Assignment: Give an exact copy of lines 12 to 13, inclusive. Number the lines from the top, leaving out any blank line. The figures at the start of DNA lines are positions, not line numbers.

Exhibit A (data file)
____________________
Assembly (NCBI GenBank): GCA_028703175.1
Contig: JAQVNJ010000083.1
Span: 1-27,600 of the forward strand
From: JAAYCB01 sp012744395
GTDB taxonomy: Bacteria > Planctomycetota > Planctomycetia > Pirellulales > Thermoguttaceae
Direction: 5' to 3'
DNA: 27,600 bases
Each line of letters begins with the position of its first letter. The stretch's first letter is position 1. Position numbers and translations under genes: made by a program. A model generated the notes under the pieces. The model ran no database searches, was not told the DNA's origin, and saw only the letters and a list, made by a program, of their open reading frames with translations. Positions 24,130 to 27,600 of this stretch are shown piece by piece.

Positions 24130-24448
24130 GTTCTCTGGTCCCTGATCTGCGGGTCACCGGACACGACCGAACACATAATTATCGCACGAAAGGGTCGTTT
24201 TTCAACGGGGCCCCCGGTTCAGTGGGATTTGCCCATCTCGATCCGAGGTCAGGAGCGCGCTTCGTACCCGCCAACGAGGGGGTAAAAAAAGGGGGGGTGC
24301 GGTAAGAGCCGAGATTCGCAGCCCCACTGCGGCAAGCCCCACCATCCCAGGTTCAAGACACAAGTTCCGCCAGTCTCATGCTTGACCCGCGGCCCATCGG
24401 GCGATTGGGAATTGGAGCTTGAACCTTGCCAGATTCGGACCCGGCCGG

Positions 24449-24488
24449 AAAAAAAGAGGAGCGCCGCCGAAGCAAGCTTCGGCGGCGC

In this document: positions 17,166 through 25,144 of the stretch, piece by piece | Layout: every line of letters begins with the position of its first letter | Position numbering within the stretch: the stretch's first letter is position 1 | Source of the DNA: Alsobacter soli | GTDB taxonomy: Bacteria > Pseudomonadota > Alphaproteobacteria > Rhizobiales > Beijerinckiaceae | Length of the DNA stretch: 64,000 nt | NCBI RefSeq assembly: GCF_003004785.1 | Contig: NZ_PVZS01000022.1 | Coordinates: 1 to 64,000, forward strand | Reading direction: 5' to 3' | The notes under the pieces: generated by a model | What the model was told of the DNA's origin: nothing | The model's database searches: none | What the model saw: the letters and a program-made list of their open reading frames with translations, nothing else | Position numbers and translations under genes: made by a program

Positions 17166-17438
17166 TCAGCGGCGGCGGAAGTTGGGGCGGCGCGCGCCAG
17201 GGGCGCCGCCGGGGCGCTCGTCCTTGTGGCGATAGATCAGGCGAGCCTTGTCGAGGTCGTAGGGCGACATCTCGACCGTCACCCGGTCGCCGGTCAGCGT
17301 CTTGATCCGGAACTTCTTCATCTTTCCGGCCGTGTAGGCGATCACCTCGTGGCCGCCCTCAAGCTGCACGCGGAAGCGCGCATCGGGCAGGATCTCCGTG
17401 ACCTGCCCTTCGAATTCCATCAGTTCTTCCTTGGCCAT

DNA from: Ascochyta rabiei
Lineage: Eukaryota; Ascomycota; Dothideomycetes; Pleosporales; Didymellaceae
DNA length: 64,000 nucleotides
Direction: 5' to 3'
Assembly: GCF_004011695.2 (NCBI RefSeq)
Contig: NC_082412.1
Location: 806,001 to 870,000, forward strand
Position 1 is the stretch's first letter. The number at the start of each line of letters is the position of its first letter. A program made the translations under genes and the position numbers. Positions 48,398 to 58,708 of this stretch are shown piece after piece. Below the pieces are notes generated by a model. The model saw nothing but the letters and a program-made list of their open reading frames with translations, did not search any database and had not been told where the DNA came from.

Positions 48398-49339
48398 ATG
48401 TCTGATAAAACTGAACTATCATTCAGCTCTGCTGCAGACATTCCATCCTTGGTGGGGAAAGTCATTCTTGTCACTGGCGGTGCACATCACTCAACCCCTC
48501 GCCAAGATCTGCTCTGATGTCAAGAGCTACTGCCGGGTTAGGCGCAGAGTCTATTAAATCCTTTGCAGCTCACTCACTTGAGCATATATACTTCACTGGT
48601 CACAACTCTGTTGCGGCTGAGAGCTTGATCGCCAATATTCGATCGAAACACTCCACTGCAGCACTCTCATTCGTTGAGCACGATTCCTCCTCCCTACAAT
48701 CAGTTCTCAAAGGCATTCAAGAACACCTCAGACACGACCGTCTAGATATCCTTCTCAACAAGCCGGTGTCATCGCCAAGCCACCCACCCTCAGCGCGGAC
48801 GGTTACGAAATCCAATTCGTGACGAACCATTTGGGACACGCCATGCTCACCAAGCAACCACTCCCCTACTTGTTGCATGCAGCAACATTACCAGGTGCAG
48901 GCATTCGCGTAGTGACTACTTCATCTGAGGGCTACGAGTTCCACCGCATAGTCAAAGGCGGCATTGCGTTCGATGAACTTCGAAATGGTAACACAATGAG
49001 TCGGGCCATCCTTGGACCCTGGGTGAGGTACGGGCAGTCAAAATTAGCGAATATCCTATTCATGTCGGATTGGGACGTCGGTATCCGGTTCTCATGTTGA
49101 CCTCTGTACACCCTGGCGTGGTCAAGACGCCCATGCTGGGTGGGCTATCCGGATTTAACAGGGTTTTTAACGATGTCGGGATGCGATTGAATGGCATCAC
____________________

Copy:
24301 GGTAAGAGCCGAGATTCGCAGCCCCACTGCGGCAAGCCCCACCATCCCAGGTTCAAGACACAAGTTCCGCCAGTCTCATGCTTGACCCGCGGCCCATCGG
24401 GCGATTGGGAATTGGAGCTTGAACCTTGCCAGATTCGGACCCGGCCGG